Search strategy

Databases searched in April 2015 were PubMed, Medline via OVID and CINAHL Plus via EBSCO. The search was restricted to scientific articles using filters of language (English) and time (from year 2000 to March 2015). The search strategy used is shown in Table 1 . A truncation for the term “child” was used. A manual search for literature was not attempted.

Table 1
Search strategy used in the present study.
#1 Dental caries
#2 Child* OR children
#3 Socioeconomic factors OR parent–child relations OR health knowledge, attitudes, practice OR education OR occupations OR income OR social environment OR family OR family relations OR housing OR educational status OR parents OR mothers OR fathers
#4 #1 and #2 and #3

Study selection

Two authors (SK and JT) screened the titles and abstracts independently. When the information in the abstract was inconclusive, to decide on its suitability for inclusion (for instance, age of the study sample has not been provided), it was considered for full text review. There was no disagreement between the reviewers on determining the suitability of articles for inclusion.

Data collection

Data extraction was done using piloted data extraction sheets by two authors (SK and JT). Data collected was rechecked for accuracy by the senior authors (JK and NWJ). Data on study design and setting, sample size, age, parental characteristics, statistical tests, findings on association of dental caries with parental characteristics, caries diagnosis criteria and caries outcome measure were extracted from each study. Studies included exhibited clinical heterogeneity as they differed widely in design, method of caries diagnosis, participants, parental characteristics assessed and the measure of dental caries used as outcome. Therefore, no single effect size estimates could be calculated. Quantitative systematic review with single effect size estimates (Meta-analysis) of all the studies was not possible as the parent characteristics were diverse, ranging from education to home environment. Moreover, subgroup analysis with respect to each parent characteristic (e.g. education) was also not possible due to non-uniform definition of the characteristic and its categorisation. Further, the definition of the outcome measure (e.g. prevalence of decayed teeth, total decayed teeth, and total caries count) was different between the studies.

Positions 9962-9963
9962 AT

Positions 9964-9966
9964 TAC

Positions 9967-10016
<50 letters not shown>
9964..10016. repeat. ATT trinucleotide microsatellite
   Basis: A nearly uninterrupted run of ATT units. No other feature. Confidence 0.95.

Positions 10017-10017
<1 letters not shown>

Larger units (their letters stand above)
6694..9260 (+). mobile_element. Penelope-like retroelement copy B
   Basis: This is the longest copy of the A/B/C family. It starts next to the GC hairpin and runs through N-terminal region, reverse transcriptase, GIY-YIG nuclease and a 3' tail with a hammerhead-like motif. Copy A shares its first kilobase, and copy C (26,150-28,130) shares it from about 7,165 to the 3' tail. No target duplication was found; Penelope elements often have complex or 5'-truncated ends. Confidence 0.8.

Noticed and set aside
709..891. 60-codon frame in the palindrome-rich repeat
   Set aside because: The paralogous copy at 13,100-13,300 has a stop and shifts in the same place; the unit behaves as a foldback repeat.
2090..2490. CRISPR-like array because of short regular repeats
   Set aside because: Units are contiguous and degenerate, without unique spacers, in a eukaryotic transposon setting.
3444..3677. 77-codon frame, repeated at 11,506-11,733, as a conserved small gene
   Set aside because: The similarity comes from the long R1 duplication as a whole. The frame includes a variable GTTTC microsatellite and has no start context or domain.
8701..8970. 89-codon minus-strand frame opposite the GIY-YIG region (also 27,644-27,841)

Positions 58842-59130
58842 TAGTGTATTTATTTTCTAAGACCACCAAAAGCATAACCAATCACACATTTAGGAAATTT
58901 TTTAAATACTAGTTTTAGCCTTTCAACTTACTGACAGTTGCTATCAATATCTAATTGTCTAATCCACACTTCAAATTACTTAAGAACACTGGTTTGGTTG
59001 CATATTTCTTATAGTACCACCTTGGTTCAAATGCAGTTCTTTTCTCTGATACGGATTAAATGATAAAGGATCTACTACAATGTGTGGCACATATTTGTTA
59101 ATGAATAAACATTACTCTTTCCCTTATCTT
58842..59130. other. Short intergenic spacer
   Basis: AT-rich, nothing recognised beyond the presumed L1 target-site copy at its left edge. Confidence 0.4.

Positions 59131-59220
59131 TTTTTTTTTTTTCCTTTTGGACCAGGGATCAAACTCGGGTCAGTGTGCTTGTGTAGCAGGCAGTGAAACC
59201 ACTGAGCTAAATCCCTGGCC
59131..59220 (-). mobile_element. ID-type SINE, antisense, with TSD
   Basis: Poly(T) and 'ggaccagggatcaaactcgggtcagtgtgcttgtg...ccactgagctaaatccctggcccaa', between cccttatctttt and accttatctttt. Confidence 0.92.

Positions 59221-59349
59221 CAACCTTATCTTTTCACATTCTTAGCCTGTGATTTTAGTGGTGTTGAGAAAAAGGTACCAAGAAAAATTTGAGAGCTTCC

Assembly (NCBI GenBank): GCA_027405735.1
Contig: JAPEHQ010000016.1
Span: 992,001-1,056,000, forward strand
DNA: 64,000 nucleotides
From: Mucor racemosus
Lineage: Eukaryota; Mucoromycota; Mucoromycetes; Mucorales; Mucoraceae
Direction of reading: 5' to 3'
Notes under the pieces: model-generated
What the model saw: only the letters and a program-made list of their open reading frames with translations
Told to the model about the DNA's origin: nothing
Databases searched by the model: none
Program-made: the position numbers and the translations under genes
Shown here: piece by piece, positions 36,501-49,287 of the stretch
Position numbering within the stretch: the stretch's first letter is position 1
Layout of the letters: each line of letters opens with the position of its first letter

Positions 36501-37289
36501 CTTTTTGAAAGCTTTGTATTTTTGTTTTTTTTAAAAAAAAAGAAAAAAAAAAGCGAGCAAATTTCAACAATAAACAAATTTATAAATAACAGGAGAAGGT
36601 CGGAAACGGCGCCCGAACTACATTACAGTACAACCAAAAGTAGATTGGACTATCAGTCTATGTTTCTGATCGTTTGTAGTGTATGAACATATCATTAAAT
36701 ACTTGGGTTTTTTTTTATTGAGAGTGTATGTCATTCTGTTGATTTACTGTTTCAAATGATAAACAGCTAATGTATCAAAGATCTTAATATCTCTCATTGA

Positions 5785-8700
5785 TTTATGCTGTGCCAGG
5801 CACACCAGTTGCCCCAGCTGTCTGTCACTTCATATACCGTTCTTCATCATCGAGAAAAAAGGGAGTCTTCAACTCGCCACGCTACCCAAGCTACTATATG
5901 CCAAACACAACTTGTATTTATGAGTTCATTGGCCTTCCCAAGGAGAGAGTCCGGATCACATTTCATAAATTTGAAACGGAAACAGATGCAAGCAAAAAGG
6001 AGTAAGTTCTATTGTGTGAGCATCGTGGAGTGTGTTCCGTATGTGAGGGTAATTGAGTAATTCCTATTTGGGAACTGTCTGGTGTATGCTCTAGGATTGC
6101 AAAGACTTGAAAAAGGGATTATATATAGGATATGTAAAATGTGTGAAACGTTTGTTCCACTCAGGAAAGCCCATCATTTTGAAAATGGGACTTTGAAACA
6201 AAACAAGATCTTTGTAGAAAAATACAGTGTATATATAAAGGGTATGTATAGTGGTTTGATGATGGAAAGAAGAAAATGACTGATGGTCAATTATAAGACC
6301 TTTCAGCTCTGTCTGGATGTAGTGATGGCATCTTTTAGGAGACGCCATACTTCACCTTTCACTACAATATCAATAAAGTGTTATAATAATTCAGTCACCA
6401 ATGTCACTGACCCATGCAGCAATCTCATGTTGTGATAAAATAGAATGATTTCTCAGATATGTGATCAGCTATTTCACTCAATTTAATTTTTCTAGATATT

Quality assessment criteria

Quality assessment criteria for the articles included were adopted from a previous systematic review . Scoring was done for each article on three different criteria:

(1) Caries diagnosis: based on the method of caries diagnosis used in the study, caries at the pre-cavity level was given a score of 1 and those at cavity level and subject/parent reported caries were scored 2 and 3 respectively.

(2) Representativeness of the study sample: samples collected from random clusters or strata of countries or provinces were scored 1 while those on towns and cities were scored 2. Studies on convenience samples that were randomly chosen were scored 3 and those on convenience samples with no randomisation were scored 4.

(3) Statistical adjustment: studies that statistically adjusted for the effect of confounders when evaluating the influence of independent variables on dental caries were scored 1 while those lacking statistical adjustment were scored 2.

A fourth criteria on study design was added to these where a score of 1 was allocated to longitudinal studies or studies that used a life course approach, while a score of 2 was allocated to cross-sectional studies.

Results